Regarding specifically the CGT point only, section D19 of the GAAR refers to this type of scenario i.e., where one spouse makes gifts to the other who is likely to pass away first to make use of the tax-free uplift on death, as being ‘a reasonable course of action’. Therefore, I believe this is acceptable and will not fall foul of any GAAR. Would be interested to hear other member’s thoughts and as you mentioned there are other tax consequences.

Ihsan Ali
I Will Solicitors Ltd


As a former FCA I recognise the Accountant’s advice. Clients of mine once had a hugely expensive 50 page due diligence report on a share acquisition from a Big 4 firm which ended with the disclaimer that nothing in it could be relied on.

To be fair the Accountant here is not being unreasonable about whether the proposed action will be seen as being doubly reasonable. The GAAR comes very close to being a determination of heresy which in earlier days was tested by some unpleasant methods with unpredictable results.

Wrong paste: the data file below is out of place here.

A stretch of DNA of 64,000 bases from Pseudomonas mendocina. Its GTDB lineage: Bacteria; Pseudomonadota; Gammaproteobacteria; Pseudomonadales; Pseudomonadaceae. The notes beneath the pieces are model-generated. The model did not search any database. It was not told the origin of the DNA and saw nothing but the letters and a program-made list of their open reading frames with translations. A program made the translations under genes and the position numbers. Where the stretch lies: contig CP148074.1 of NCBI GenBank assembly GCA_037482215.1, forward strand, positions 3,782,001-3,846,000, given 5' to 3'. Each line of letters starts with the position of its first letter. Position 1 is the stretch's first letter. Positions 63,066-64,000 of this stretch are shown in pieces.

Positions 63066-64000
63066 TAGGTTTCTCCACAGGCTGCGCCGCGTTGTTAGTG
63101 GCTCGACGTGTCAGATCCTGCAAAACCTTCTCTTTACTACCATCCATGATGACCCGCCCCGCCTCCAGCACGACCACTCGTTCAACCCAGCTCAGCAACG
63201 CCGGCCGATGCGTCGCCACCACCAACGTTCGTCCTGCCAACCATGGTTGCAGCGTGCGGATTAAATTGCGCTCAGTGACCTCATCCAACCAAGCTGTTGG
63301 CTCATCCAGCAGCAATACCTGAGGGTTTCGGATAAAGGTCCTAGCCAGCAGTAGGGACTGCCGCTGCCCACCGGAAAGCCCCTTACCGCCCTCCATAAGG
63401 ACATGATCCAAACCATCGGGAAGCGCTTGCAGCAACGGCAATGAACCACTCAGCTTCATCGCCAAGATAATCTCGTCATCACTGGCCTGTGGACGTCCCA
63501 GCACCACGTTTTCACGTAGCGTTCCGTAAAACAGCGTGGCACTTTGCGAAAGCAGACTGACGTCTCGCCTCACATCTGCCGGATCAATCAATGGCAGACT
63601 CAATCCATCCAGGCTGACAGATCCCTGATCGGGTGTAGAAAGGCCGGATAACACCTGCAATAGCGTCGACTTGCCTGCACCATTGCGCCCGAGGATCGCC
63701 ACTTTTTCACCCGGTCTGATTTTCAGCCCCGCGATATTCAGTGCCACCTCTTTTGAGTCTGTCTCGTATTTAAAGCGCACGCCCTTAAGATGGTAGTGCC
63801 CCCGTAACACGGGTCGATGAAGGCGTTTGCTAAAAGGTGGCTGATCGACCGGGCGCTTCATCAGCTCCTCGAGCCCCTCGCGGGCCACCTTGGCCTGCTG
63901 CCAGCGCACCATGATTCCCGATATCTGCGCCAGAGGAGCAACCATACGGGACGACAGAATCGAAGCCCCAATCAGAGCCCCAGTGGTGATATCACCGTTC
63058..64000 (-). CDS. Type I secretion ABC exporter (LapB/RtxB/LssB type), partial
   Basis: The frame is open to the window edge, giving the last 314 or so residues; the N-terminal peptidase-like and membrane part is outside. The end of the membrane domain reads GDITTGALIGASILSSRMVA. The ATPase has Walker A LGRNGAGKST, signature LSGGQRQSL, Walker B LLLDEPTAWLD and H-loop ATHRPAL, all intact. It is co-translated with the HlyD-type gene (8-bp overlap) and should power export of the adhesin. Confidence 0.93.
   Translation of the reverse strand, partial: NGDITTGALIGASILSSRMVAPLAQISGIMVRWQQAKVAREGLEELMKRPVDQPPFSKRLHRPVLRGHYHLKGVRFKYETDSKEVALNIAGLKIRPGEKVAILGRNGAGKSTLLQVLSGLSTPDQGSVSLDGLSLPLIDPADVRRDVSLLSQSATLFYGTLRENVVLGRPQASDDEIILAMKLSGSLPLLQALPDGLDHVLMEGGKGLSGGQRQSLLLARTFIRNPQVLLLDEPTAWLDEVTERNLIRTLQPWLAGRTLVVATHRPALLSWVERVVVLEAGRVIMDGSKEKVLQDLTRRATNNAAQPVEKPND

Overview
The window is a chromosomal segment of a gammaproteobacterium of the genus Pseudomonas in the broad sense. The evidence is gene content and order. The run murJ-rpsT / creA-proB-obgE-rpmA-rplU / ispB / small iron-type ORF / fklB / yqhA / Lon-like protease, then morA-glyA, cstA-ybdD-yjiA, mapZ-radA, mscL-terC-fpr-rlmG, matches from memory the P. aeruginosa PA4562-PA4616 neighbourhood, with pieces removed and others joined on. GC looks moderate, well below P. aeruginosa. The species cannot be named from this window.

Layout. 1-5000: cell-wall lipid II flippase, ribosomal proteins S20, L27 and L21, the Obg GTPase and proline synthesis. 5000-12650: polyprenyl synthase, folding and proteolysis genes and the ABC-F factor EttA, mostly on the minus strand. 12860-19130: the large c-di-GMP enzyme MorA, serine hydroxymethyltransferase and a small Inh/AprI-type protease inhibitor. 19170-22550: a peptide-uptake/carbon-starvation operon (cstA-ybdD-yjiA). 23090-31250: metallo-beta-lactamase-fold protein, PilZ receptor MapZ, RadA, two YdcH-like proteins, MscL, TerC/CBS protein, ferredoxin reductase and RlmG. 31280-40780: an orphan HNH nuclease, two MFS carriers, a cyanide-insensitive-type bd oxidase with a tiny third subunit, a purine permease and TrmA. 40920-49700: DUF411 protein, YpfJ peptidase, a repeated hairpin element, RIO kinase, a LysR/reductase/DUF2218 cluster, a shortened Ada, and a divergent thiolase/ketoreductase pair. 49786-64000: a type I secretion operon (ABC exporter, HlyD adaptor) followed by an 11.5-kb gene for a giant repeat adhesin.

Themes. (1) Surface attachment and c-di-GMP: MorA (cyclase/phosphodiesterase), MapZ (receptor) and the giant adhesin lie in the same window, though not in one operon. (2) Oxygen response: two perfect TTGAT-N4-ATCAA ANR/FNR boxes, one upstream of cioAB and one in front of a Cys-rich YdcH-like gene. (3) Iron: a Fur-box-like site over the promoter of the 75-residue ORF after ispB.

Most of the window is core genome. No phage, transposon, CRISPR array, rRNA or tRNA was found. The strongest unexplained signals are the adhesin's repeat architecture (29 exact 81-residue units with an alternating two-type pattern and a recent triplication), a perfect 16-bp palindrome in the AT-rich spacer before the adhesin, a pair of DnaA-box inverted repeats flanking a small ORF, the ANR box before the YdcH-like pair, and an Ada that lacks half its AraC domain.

The first step is the adviser’s self-protection. Professional bodies (modern Matthew Hopkins) claim the right to regard advice on the GAAR as being on a par with advice on evasion or lawful avoidance that offends the fastidious conscience. I myself refused to take their arrogance seriously but not many advisers would be so prepared to forfeit their membership or livelihood by prioritising client service. I see no reason why these organisations should not be approached to opine in advance on the proposed advice. Whether they have the capacity to respond to scale is an issue but they have asked for it. Failure to respond in time may disable them from adverse reaction later.